Thai opposition party seeks review of security laws after protest arrests

Royalists hold a portrait of Thailand's King Maha Vajiralongkorn and Queen Suthida, as they wait for the arrival of the royal couple, in Bangkok, Thailand, November 25, 2020. REUTERS/Chalinee Thirasupa/Files

BANGKOK, Nov 1 (Reuters) - Thailand's largest opposition party has called for a parliamentary review of the country's use of security legislation, including a strict royal insults law, after a surge in arrests of opponents of the government.

The Pheu Thai Party said the use of the laws to go after critics of Prime Minister Prayuth Chan-ocha, a former army chief who has been in power since a coup he led in 2014, had diminished public trust in the justice system.

The party is proposing parliament reexamine the ways in which the laws are used and amended, so that "prisoners of conscience" can be freed and trust in the system can be restored.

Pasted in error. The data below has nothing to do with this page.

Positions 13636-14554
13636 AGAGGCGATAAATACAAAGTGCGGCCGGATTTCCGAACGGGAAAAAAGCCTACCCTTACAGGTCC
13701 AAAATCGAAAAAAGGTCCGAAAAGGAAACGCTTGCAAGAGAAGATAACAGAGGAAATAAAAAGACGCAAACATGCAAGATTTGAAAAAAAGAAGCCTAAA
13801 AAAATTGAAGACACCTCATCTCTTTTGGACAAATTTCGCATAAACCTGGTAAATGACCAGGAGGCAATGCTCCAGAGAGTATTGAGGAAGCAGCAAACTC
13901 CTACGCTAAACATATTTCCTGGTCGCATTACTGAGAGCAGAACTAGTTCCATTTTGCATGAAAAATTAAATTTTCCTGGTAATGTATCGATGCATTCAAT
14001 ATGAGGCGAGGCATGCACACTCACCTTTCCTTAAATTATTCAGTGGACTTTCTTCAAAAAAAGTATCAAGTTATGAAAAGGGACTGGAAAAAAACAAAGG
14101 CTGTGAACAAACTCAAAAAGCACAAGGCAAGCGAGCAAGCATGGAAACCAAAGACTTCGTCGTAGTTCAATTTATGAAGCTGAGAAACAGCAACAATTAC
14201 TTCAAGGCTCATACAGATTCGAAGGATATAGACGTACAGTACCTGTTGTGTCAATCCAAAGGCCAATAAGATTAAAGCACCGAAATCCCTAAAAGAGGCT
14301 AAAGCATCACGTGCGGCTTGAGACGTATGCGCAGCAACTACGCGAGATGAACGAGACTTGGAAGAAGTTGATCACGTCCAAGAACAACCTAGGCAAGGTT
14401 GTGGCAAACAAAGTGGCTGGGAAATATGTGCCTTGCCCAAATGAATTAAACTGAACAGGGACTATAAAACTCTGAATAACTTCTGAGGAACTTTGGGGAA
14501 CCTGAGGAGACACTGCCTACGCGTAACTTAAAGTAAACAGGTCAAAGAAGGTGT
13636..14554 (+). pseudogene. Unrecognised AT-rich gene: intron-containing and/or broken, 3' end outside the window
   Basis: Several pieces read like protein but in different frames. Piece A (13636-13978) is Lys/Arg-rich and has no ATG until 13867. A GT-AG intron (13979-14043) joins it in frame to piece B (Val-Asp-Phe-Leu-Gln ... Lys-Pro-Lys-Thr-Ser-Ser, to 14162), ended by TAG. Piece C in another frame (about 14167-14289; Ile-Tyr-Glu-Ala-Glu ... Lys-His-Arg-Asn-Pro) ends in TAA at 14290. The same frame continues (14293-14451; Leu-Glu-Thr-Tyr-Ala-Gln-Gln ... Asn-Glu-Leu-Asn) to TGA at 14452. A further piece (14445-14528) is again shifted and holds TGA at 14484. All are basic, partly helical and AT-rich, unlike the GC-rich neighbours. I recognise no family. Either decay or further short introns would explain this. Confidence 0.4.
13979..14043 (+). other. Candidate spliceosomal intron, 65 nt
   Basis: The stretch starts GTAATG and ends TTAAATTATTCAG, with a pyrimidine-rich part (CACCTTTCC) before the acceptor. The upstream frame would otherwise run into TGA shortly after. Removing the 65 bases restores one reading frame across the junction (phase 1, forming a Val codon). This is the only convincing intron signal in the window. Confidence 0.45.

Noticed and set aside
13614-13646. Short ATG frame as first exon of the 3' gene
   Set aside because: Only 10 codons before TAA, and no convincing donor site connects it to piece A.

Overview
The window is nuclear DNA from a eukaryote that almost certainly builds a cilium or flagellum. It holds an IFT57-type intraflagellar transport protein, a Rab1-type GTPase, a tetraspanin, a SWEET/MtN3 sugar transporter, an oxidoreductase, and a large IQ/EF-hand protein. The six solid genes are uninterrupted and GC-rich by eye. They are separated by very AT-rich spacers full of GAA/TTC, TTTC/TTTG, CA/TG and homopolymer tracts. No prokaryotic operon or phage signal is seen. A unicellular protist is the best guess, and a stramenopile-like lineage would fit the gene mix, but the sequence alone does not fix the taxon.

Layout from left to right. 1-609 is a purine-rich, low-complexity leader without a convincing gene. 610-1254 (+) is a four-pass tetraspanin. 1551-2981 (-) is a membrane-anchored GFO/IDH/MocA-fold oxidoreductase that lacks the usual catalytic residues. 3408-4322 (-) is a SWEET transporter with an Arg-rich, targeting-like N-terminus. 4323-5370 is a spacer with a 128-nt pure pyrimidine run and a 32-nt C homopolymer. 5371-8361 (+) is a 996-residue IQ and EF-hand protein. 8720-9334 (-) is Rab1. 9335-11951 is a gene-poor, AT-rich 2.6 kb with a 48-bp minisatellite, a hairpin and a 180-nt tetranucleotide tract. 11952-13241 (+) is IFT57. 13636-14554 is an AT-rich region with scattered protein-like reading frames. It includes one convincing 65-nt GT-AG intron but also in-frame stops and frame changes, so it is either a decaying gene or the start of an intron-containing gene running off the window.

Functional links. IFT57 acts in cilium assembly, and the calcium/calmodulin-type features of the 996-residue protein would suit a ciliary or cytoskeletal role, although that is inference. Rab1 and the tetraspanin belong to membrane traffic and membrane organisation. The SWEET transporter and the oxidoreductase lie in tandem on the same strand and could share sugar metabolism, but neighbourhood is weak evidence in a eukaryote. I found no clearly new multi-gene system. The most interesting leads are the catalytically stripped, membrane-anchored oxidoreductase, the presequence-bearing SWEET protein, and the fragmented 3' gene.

Its statement issued late on Sunday refers to laws including lese majeste, under section 112 of the criminal code, which makes insulting the king, queen, heir and regent a crime punishable by up to 15 years in prison.

At least 1,634 people, including 28 held in pre-trial detention, are facing charges related to Thai protests since last year against Prayuth, according to a tally compiled by the Thai Lawyers for Human Rights group.

Those include sedition, computer crimes violations and breaching a COVID-19 ban on gatherings.

At least 155 of those are charged with royal insult, 12 under 18 years of age, the group told Reuters.

The government has maintained those arrested had all broken laws.

The Pheu Thai proposal came after thousands of anti-government protesters gathered in Bangkok on Sunday to launch a campaign seeking a million signatures in support of the abolition of the royal insult law.

Parliament earlier this year rejected a proposal to amend the royal insult law, launched by 44 lawmakers from another opposition party, Move Forward.

Parliament said the proposal violated the constitution, which holds the king in a position of "revered worship". read more

Reporting by Panu Wongcha-um; Editing by Martin Petty

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